Do you know what a Victory Garden is? Here is some info from Revive Victory Garden:
"During World War I and World War II, the United States government asked its citizens to plant gardens in order to support the war effort. Millions of people planted over 20 million Victory Gardens, and the harvest accounted for nearly a third of all vegetables consumed in the country that year. Emphasis was placed on making gardening a family or community effort - not a drudgery, but a pastime - and a national duty.
Why plant a victory garden?
Today our food travels an average of 1500 miles from farm to table. The process of planting, fertilizing, processing, packaging and transporting our food uses a great deal of energy and contributes to the cause of global warming. Planting a Victory Garden would reduce the amount of energy and pollution your food contributes to global warming. Instead of traveling many miles from farm to table, your food would travel from your own garden to your table.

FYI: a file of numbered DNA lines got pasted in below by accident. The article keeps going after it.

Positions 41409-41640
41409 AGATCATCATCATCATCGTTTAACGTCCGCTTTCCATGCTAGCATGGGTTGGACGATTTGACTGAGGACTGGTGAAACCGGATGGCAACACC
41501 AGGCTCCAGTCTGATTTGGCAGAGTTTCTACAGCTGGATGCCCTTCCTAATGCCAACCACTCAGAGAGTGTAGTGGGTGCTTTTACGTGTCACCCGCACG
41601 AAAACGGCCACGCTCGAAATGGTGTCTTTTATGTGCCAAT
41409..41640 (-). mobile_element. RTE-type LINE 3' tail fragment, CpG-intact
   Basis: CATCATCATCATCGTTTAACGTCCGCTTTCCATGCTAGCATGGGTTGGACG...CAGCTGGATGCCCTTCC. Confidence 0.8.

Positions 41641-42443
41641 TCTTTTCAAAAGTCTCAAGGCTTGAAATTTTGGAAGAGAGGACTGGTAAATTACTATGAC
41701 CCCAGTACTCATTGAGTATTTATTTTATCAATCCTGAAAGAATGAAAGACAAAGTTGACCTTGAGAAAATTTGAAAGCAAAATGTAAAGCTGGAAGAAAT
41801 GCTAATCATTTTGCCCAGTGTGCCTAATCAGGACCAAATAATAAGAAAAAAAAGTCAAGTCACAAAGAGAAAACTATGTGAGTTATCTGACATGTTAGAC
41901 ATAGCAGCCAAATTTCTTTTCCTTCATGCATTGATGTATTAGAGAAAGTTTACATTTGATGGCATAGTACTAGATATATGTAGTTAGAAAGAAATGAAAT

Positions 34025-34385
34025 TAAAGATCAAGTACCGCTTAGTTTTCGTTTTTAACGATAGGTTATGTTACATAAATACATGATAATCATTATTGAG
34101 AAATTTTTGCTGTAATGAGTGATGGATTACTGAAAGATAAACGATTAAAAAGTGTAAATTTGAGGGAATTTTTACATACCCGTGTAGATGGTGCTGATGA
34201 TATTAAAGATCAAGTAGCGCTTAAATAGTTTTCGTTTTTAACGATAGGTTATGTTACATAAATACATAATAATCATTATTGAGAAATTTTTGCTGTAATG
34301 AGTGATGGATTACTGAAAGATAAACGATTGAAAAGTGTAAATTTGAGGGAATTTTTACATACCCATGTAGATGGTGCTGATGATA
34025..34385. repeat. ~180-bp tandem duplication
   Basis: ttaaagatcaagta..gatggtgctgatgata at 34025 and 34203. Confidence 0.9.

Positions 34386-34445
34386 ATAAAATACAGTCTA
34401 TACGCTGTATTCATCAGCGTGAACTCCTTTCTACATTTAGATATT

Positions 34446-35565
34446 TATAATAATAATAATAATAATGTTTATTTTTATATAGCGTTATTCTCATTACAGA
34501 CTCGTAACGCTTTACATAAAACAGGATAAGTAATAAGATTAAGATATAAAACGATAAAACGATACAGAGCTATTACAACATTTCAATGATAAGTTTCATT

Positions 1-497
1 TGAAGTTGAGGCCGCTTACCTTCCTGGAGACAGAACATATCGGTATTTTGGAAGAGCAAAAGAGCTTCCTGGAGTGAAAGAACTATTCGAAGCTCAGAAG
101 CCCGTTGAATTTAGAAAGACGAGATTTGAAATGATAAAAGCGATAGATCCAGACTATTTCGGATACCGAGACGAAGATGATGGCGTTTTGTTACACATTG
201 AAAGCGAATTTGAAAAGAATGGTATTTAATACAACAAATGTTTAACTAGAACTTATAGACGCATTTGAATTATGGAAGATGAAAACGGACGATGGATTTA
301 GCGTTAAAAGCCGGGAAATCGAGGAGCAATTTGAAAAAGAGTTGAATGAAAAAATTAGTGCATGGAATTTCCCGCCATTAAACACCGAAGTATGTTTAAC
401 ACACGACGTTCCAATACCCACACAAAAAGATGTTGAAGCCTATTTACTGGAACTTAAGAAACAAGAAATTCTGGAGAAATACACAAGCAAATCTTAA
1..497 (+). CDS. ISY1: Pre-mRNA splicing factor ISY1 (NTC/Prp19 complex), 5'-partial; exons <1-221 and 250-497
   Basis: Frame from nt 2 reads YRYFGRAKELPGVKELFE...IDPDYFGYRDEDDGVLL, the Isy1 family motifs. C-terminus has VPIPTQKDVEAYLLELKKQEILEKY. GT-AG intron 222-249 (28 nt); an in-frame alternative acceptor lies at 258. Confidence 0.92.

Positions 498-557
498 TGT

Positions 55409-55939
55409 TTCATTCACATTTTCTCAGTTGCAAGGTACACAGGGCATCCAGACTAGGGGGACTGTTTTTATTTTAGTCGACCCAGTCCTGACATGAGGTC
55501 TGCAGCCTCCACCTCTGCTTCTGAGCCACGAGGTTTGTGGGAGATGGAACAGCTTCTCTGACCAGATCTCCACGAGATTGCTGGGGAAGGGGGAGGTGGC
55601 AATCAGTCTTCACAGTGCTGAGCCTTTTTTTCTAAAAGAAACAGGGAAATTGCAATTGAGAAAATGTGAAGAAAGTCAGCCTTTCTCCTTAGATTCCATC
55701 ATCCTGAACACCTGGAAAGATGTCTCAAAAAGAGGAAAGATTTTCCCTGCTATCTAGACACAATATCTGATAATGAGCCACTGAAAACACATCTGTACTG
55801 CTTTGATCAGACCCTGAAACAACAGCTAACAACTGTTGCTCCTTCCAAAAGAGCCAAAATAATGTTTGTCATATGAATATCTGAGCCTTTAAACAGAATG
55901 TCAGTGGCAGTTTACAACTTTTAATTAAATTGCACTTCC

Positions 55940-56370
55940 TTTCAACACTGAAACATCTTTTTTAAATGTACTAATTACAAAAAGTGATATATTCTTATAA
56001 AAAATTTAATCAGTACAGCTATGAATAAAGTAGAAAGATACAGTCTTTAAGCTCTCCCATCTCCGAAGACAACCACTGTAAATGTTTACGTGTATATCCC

Our current economic situation is another good reason to start a Victory Garden. Every time that food is shipped from the farm to the store and your table, gasoline is used. As gasoline prices rise, food costs rise.
I have no backyard; what can I do?
- You can combine vegetable plants with flowers in your frontyard.
- You can plant containers on your porch, patio or balcony and grow sprouts indoors.
- Check to see if you ave a community garden available.
- Perhaps a neighbor or friend without time or ability would let you garden their yard, in exchange for some produce.
If these options are not available, you can also choose to purchase foods which are grown close to home by visiting your local farmer's markets or joining a CSA (Community Supported Agriculture). If local foods are not available to you, choose foods which use fewer chemical pesticides - such as organics, produce in-season or have minimal packaging."
In addition to the reasons above, I want to grow my own food because it will taste better and be so much fresher - and I can control the fertilizers used. And I love watching a seed turn into tomatoes or eggplants or any number of edible foods. It's a wondrous thing! For now I will use pots on my deck, but when we move to the country next year, we will have a big ol' Victory Garden.